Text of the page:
Nestor's pain is our gain

STEVE SIMMONS -- Toronto Sun

, Last Updated: 8:40 AM ET

Daniel Nestor has a sore shoulder and a damaged elbow and a repaired wrist and enough ice packs to fill a condominium -- and this is just another day on the tennis tour.

"What hurts?" Nestor is asked after losing a rare singles match at the Rogers Cup.

"What doesn't hurt?" he answers with a crooked smile.

"I survive on anti-inflammatories," said the only Canadian male tennis player worth paying attention to for the past decade. "I've had a good career, I'm not going to complain."

So, we'll do it for him. He's had chronic elbow problems. "If you look at my serve in slow motion, it's death on my elbow."

He's had chronic shoulder problems. Tough on a guy with a huge serve. "Never gets any better," he said.

He's had major wrist problems. "Once, I saw him play four or five games at the French Open where he couldn't even grip the racket," said his doubles partner, Mark Knowles. "Anybody else would have quit. Daniel just kept on going.

"I've seen him play with broken ribs. I've seen him play when he couldn't raise his arm above his shoulders. I've seen a lot you couldn't believe. That's Daniel."

Knowles has a way of describing his partner. "He's like a broken down car. Something's always in need of repair. I don't know too many people who've had to deal with so many injuries and who have worked so hard to get through them. He puts in hours just getting himself ready to play. He does detailed training just to be able to play. I don't know too many players like that."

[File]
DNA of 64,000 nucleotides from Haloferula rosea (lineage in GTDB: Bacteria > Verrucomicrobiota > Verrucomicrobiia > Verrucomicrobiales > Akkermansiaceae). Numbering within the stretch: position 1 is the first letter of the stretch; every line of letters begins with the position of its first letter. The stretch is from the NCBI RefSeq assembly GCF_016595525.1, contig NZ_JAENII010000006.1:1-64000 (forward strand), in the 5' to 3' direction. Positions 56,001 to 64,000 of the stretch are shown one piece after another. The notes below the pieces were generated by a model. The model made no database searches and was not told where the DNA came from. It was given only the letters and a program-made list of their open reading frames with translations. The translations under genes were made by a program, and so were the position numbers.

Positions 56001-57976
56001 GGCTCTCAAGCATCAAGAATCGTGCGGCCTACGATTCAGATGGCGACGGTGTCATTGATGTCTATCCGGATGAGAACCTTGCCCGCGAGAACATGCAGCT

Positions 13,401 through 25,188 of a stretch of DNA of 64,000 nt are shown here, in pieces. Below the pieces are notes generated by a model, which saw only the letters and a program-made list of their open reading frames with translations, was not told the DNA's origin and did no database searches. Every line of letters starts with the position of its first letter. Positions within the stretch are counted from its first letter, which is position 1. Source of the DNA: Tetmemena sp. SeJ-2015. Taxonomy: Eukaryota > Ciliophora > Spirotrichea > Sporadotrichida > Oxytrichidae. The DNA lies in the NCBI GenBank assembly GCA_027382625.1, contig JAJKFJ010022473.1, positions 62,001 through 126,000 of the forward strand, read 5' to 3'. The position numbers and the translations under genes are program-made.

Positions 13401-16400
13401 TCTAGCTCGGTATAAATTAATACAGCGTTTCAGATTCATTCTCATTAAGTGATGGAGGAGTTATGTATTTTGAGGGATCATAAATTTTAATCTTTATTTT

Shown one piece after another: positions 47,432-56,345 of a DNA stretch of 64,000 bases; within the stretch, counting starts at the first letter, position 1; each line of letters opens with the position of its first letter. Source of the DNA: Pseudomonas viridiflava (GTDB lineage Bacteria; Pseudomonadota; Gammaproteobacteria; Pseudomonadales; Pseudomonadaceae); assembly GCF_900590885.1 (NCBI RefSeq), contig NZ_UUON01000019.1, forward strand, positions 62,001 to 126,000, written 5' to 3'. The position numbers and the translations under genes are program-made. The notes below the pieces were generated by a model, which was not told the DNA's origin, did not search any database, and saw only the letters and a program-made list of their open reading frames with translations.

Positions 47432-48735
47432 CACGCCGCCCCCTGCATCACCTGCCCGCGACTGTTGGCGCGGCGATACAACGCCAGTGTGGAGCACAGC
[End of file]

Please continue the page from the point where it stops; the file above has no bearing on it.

Daniel Nestor is a Canadian treasure we haven't spent enough time discovering. He is Ryan Smyth in shorts, a tennis version of Captain Canada, who bleeds red and white in between his surgeries.

Three times he went to the Olympics for Canada, once coming home golden. He has played 51 Davis Cup matches, in almost all of them coming up larger than his skinny frame. No matter what anyone seems to ask of Nestor, he always gives a little more.

Like yesterday. In a loss to a Tomas Berdych, who statistically should bury him, Nestor played shot for shot with Berdych. He lost, as expected -- he doesn't really play singles anywhere but in Canada anymore -- but there were moments, actual moments, when a win seemed possible.

SURPRISING

Even when some pro-Croatian fans, maybe confusing Berdych (he's a Czech), attempted to distract Nestor on his home court.

"Hey Daniel, your mom's here," they yelled. "Time to go home." That was before he double faulted on the final point of the match.

"It's a little bit surprising when you're playing on your home court in Canada and they're against you," Nestor said. "I'm always a little surprised when people are that patriotic in another country. They came to Canada to live here. My first choice, when I'm cheering for sports, is Canada.

"I'm Canadian, even though I was born in another country. Sort of disturbing when you see guys that are that into their native land when they're living in Canada, you know. But that's life."

Once upon a time, Nestor wouldn't have said that much, or anything that interesting. Once upon a time, he was shy and skinny and unemotional and soft spoken and would rather someone else get the attention. At 34 years of age, closer to the end than the beginning, he has grown into himself. He shoulders are wider, his voice is stronger, the pencil thin kid is no longer pencil thin -- and no longer a kid.

If only the pain would go away.

"I don't know why, I don't have a great body for sports," the 15-year professional athlete said. "I live with tendinitis. Once you're warmed up, you're okay. But after every match, you feel it. That's when the pain sets in. I always feel like I'm breaking down."

Until it's time to play. Then it's Daniel Nestor time. For how much longer, we don't know.


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